Reflections on ‘Extinction: The Facts’ by Sir David Attenborough

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Posted Sep 16 2020 by Sophie Paterson of
Reflections on Extinction: The Facts by Sir David Attenborough

Hailed as ‘essential viewing’, ‘painful’ and ‘terrifying’ by viewers, Sophie Paterson shares her reflections on the hard-hitting BBC documentary Extinction: The Facts.

Did you tune into BBC One’s Extinction: The Facts on Sunday evening? If not, here’s a trailer clip of what you missed. You can also catch up here on BBC iPlayer.

Since airing, it has been heralded as a “harrowing warning that should be mandatory viewing for all” (Independent) and lauded far and wide by everyone from Chris Packham to Carrie Symonds. Twitter is teeming with posts and comments expressing anguish and, indeed, anger at the harsh realities presented by the nation’s most beloved naturalist. A pool of experts deliver stark statistics, interspersed with testimony from those on the front-lines of species extinction, such as James Mwenda, an award-winning member of the rhino unit team at Ol Pejeta Conservancy in central Kenya, which provides care and protection for the last two remaining northern white rhinos in existence – a mother and her daughter.

The facts presented are indeed devastating, drawing on a 2019 UN report based upon 15,000 scientific and government sources. To list just some:

  • Of the estimated eight million species on Earth, a million are now threatened with extinction – 500,00 plants and animals and 500,000 insects
  • Since 1970, vertebrates have declined by 60% in total
  • Since 1500, 570 plant species and 700 animal species have gone extinct
  • 25% of plant species assessed are threatened with extinction

Scariest of all, species extinction is now happening 100 times faster than the natural evolutionary rate and is accelerating, with devastating consequences for the entire ecosystem, ourselves included. The documentary highlights a number of key drivers behind this: the illegal wildlife trafficking trade, industrial fishing practices, growing consumption levels in developed nations which outsource polluting production practices, climate change (creating a so-called ‘escalator to extinction‘ effect for certain species) and – most significantly of all – habitat destruction in the name of monoculture agriculture (soy, palm oil, cocoa, coffee) and to house cattle for beef production. A common denominator throughout is corporate capitalism’s quest for perpetual economic growth.

Whilst none of this is likely to be new news for those already concerned with the ecological consequences of our actions – long highlighted here at – it is nevertheless a devastating indictment of the extent of the irreparable damage wreaked upon the biodiversity of our planet. The immediate question raised, then, is ‘what to do?’.

“I may not be here to see it, but if we make the right decisions at this critical moment, we can safeguard our planet’s ecosystems, its extraordinary biodiversity and all its inhabitants.”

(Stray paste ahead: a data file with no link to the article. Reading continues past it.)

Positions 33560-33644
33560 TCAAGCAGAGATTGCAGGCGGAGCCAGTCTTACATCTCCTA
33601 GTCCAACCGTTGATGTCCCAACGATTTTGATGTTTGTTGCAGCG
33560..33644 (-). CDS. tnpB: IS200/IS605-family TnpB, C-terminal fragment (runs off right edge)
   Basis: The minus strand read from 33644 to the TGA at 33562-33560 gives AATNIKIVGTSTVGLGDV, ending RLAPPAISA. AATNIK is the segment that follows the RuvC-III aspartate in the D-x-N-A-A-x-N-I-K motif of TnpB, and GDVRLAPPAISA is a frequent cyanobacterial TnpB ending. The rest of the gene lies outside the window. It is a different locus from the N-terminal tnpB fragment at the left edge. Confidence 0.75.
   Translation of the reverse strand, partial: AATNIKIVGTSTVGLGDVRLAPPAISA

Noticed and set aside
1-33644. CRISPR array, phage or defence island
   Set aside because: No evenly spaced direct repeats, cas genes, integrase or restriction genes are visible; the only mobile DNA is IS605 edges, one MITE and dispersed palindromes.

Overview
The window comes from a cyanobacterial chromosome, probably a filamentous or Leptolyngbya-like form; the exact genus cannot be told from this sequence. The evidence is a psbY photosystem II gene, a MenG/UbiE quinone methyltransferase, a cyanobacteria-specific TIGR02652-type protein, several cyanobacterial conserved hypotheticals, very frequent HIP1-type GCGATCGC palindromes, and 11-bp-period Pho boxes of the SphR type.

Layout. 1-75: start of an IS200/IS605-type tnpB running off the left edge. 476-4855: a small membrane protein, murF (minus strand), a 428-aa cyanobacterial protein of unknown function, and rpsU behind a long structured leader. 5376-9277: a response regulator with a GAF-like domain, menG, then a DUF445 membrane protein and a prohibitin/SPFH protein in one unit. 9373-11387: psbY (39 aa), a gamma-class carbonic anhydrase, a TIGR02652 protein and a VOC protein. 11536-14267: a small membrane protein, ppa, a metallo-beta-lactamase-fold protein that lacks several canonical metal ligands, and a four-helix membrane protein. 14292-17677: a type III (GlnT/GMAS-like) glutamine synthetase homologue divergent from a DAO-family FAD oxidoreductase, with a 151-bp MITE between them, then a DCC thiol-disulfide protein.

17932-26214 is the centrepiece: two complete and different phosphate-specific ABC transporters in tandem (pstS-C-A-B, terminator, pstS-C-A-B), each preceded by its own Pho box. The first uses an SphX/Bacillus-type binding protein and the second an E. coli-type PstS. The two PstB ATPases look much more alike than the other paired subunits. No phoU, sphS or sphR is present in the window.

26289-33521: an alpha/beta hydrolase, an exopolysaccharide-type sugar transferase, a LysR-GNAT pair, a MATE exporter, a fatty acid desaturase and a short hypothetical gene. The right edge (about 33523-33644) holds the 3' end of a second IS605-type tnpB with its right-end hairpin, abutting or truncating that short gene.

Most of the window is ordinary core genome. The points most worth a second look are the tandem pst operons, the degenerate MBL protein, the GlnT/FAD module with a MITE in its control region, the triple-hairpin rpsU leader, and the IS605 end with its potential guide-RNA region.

Sir David Attenborough

It might seem far easier than not to simply turn away, to not even engage in the first place, and for this Sir David Attenborough and the team behind the documentary can be commended for achieving such wide reach and impact. Choosing to take decisive positive action when faced with seemingly such insurmountable odds, which may in turn fuel feelings of hopelessness and despair, is hard.

What happens next, says Sir David Attenborough, is up to every one of us – a statement I support, however stacked the odds may be in favour of the current status quo. Will it force meaningful change amongst politicians and corporations? I’m doubtful. As individuals, though, we can make changes. What we do know, however, is that, whilst lifestyle change is necessary, it is not sufficient. What is needed above all is a radical departure from our current economic system, the constant drive towards perpetual economic growth that is catapulting our ecosystem towards biological annihilation.

There is hope. People are building a new economy, co-operativising and democratising along the way. You can help them by purchasing from them and, where possible, working with them. We’ll soon be re-launching our sister site with even better tools and information to help as many people as possible make the switch away from the old and into the new – watch this space.

In the meantime, if you’ve got your own thoughts to share about Extinction: The Facts, I’d love to hear them.

David Attenborough’s Extinction: The Facts aired on BBC One in the UK on Sunday 13 September at 20:00 BST. Main image by duncan c via Flickr (CC BY-NC 2.0) of graffiti on a wall in Shoreditch, London.

Sophie PatersonAbout the author

Sophie Paterson is a co-director at and, where she looks after promotion, social media, the blogs and more. A graduate of the School of Natural Building, she lives in Totnes, Devon, having previously spent a year living and volunteering on a nearby smallholding.